October 8, 2012
Circumcision alone won't fight HIV, says minister
By Agatha Azebazibwe
The State Minister for Health, Ms Sarah Opendi, has appealed to the public to change its behaviour in order to avoid contracting and spreading HIV/Aids rather than relying on safe male circumcision.
Ms Opendi was last week responding to calls by the Kagadi medical superintendent, Dr James Olowo, who was appealing to men to take part in the safe male circumcision exercise to minimise their chances of catching the virus that causes Aids.
Ms Opendi said some people were taking the message literally thinking that it was enough to protect them against the HIV virus. “Most of you engage in risky sexual behaviour because you think after circumcising you have got an HIV- free ticket which is not true because even after you have done that, you still need to protect yourself against HIV,” she said.
The minister warned the public against abandoning other protective methods such as using condoms, being faithful to one partner, among others. “While I agree that circumcision will reduce your chances of contracting the HIV infection, that should not give you false confidence that if you engage in risky sexual behaviour you will not acquire the virus ,” she said.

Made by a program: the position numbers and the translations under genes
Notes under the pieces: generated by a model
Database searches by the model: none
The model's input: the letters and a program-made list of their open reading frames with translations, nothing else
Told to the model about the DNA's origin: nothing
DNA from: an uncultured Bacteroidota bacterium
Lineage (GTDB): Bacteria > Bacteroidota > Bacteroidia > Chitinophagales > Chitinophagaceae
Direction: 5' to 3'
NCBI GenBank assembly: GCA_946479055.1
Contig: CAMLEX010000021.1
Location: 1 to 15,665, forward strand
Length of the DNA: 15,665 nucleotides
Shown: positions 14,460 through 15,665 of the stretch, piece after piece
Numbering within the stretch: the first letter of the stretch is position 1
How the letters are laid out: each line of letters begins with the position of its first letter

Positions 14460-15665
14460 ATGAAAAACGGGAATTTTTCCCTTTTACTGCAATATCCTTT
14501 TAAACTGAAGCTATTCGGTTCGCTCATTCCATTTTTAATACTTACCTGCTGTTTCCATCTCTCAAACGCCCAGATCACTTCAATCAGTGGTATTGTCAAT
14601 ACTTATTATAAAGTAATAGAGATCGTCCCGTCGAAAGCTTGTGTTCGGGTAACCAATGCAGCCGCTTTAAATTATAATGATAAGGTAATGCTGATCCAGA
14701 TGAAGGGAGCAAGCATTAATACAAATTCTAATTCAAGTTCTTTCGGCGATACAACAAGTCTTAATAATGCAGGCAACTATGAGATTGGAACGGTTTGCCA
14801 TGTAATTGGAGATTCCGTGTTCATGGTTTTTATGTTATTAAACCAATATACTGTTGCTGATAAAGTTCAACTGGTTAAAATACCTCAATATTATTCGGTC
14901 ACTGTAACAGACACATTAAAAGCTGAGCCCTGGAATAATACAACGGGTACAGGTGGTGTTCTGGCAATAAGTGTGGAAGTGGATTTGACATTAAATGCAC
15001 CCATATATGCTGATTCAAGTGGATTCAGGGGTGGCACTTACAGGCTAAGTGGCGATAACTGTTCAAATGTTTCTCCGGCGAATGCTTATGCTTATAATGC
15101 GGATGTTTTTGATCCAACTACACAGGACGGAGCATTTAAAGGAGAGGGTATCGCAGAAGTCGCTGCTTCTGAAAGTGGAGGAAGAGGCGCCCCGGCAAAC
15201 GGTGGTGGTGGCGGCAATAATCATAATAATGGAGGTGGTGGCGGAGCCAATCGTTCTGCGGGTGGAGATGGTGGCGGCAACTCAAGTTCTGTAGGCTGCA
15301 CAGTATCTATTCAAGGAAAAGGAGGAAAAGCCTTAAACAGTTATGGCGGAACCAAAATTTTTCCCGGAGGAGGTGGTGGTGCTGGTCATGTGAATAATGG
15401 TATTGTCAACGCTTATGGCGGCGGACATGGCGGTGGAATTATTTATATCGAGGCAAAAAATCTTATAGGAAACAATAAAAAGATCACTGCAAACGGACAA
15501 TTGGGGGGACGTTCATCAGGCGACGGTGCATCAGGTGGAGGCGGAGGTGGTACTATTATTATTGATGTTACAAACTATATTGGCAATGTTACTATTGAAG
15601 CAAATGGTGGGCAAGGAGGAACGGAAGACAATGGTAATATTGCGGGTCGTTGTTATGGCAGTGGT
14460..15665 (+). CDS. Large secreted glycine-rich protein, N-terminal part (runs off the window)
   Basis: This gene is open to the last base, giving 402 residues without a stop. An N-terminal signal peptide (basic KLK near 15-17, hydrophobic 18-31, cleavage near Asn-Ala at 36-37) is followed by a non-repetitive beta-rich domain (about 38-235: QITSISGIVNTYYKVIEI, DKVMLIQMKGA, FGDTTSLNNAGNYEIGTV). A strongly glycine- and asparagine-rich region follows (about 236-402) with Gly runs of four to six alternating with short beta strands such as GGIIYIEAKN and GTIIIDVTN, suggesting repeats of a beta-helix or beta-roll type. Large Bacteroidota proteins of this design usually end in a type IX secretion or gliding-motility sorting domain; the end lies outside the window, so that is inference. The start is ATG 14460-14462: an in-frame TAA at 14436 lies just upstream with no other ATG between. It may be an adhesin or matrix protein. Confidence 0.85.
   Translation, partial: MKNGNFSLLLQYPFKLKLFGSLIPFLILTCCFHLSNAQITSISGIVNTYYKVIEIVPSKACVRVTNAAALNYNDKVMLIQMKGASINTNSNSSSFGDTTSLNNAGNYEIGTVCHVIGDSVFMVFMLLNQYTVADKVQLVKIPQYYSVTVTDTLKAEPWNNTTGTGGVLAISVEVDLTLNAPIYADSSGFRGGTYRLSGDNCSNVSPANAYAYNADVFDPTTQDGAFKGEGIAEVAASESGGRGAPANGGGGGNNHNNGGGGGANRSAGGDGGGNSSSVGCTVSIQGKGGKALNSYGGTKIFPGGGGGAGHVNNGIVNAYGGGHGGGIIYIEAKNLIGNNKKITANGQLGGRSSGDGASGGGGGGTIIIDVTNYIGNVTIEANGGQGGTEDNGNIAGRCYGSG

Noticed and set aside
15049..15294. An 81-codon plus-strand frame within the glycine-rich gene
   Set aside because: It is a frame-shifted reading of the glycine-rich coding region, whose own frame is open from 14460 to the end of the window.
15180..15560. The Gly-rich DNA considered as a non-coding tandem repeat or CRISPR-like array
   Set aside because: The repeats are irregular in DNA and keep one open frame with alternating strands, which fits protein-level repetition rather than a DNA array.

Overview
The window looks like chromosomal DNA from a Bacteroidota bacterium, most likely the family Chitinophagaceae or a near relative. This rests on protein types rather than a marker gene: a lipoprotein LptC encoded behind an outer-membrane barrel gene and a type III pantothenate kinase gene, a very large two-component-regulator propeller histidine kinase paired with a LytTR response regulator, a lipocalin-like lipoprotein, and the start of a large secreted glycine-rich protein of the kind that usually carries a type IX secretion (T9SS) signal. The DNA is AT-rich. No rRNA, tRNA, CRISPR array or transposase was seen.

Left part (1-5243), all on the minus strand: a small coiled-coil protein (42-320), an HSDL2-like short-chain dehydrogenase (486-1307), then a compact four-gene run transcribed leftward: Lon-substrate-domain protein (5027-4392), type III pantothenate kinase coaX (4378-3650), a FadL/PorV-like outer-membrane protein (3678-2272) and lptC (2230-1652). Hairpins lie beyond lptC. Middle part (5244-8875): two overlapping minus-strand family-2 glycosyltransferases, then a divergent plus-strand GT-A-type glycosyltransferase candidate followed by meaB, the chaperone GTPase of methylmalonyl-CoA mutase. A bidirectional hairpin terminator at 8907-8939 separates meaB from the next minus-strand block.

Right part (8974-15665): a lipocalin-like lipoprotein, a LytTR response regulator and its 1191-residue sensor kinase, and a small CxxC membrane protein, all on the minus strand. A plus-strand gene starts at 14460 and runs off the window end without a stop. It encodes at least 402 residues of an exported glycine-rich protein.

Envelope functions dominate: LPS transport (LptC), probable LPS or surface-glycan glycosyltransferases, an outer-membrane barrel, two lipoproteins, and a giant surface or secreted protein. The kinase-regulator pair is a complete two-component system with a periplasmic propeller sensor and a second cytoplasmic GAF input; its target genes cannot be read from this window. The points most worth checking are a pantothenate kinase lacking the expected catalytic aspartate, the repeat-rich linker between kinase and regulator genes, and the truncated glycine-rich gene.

She advised men to test their HIV/Aids status and then change their behaviour. “If you test HIV positive act accordingly, get treatment and stop spreading the virus further, if you are negative, stick to one partner. That way HIV/Aids will be history,” Ms Opendi said.
While the minister is fronting behavioural change, experts say the move is not realistic since there is no single strategy that can be used alone to prevent further spread of the virus.
Dr Francis Kiweewa, the head of research and scientific affairs at Walter Reeds Project, said since the epidemic broke out, advocacy for behavioural change has been used but did not bear any tangible benefits.
“Safe male circumcision alone cannot stop one from acquiring the virus if they recklessly engage in sexual behaviour. It has to be supplemented by use of condoms or sticking to one sexual partner. If you promote behavioural change alone, it will not work,” Dr Kiweewa said. He also said policy makers need to realise that people do not abstain and therefore tailor strategies that will address the reality.